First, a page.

From Saturday, October 1 through Sunday, October 9, Thais will be celebrating this year’s Vegetarian Festival, otherwise known as the Tesagan Gin Je Festival. The festival is called the Vegetarian Festival, but during this time most Thais will actually eat vegan, or jay. This version of veganism is a bit different from what Westerners are used to, however. In addition to avoiding meat, milk, cheese, and eggs, Thais practicing veganism avoid a number of different foods based on smell alone. These foods include garlic, onions, green onions, scallions, and more.
The Vegetarian Festival is actually based on Taoist traditions and beliefs. Taoism is a philosophy rooted in Chinese customs that emphasizes living harmoniously. One way to work towards achieving this peaceful state is to abstain from eating meat. Thais celebrating and participating in the festival must also abide by a long list of rules, such as wearing white during festivities, not consuming liquor or taking drugs, and abstaining from sex. The last and seemingly strangest rule is that women who are pregnant or those who are menstruating are forbidden from partaking in rituals.
The festivities in Phuket are by far the most intense and bizarre ones going on throughout the country. With 30 percent of the population being of Chinese ancestry, the city goes all out for this noteworthy festival. While many Thais are content with chowing down on delicious vegan food and calling it a day, their southern compatriots can be found stabbing themselves in the face with knives, putting guns through the holes in the mouth they create by puncturing themselves, hanging from the flesh of their back via fish hooks, walking on fire, and engaging in many other painful rituals. The men and few women who participate, however, say they feel no pain. This is not because the vegan food is making them invincible, either. These men are said to be possessed by the Ma Song, a spirit who prohibits the body from feeling pain during these rituals.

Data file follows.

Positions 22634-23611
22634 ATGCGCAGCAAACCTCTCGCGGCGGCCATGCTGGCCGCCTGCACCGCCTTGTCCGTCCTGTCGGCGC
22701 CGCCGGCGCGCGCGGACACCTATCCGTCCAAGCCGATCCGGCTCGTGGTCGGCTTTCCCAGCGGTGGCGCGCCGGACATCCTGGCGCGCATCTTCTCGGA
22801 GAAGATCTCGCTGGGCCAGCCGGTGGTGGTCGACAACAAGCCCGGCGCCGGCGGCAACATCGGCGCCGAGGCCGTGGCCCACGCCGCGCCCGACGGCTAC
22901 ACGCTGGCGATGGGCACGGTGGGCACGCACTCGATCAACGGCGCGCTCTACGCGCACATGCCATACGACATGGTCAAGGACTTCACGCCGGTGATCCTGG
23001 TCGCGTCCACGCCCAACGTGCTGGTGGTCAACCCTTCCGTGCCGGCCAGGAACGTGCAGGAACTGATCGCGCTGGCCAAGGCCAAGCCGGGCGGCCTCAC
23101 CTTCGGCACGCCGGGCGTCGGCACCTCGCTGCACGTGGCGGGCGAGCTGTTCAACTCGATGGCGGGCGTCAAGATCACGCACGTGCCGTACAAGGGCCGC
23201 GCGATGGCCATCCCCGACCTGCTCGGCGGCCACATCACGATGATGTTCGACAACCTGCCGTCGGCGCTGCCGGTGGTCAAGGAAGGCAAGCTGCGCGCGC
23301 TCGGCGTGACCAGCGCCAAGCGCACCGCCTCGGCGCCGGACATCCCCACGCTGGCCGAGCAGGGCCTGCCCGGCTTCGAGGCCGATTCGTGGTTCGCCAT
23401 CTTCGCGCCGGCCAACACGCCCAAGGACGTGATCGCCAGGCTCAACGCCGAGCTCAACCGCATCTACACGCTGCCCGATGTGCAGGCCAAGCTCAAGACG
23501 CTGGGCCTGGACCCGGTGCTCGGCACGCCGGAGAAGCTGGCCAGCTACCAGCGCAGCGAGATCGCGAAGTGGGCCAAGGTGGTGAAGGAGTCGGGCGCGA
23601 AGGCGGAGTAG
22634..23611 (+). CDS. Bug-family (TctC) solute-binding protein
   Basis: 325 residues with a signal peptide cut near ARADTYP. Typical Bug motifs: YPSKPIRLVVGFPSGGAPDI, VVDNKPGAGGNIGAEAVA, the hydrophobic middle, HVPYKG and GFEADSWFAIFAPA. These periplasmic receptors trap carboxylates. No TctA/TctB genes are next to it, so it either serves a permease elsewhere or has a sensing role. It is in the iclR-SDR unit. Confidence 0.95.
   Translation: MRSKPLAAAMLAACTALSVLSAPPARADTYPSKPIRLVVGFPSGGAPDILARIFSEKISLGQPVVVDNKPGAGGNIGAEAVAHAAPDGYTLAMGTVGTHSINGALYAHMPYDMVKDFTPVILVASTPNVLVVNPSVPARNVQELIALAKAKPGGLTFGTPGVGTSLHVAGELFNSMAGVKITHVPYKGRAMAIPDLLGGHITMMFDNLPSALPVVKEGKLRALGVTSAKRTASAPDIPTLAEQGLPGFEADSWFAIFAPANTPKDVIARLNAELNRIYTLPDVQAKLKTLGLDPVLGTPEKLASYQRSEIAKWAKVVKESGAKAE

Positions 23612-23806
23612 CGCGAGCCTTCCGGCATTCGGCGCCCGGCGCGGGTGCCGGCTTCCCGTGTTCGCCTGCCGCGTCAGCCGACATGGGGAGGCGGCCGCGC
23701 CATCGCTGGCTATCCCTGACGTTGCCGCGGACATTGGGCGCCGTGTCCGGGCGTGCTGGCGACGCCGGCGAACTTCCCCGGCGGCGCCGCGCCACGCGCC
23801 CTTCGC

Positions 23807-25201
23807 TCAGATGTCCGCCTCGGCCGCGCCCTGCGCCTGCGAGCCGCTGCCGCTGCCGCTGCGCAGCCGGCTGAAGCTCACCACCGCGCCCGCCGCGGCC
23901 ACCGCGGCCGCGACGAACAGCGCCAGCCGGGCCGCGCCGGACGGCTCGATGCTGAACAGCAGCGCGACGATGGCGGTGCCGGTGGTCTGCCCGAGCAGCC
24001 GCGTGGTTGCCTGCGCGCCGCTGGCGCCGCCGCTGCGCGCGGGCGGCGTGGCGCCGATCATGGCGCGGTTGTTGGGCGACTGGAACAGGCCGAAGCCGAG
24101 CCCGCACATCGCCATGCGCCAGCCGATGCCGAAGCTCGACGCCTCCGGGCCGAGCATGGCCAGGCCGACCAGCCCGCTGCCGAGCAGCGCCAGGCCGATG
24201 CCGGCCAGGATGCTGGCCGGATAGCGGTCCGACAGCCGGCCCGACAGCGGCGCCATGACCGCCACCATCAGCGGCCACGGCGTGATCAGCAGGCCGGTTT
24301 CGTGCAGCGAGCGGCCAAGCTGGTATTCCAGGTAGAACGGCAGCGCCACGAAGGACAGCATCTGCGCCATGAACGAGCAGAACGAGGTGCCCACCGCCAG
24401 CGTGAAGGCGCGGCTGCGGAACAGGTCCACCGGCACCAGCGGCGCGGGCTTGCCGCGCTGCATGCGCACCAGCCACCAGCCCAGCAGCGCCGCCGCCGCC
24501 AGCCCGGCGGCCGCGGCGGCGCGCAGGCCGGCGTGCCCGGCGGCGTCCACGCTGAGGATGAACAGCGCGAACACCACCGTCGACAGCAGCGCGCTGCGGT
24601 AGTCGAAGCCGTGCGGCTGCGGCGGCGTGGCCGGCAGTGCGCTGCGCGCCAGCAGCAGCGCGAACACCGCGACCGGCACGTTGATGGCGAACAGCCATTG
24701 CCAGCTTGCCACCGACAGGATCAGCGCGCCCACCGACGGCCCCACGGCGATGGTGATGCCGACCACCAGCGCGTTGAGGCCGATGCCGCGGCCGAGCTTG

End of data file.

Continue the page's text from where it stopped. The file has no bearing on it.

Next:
Because of its Chinese roots, this popular festival is the most colorful and celebrated in Bangkok’s Chinatown. Do not worry; there will be no flesh-mutilating festivities here, either. Thais with and without Chinese backgrounds will be celebrating and praying during this holiday, so be sure to check out one of the stunning shrines and temples located in this historic neighborhood. Some of the shrines and temples worth a visit are Wat Mangkon Kamalawat, Wat Traimit, or the Temple of the Golden Buddha, Leng Buai La Shrine, and the Sri Maha Mariamman Temple.
In addition to visiting these places of prayer, be on the lookout for yellow flags hanging from vendors and on the outside of restaurants. It is this flag that symbolizes a meat-free establishment, at least until the festival comes to an end. Chinatown is usually teeming with meat, from full-faced pigs to an entire coast’s worth of seafood. This will not be the case this week, however. You can even find vegan-friendly food in Bangkok’s countless convenience shops. Some of the vegan treats include vegan croissants, barbecued ‘pork’-filled buns, and other strange combinations … just look for the yelling wrapping.
To get to Chinatown, take the MRT Subway to station Hua Lumphong, and the main festivities should be about a 15-minute walk from the station. You can also grab a taxi or take the Chao Phraya River canal boat. The closest pier to Chinatown is the Rajchawong Pier.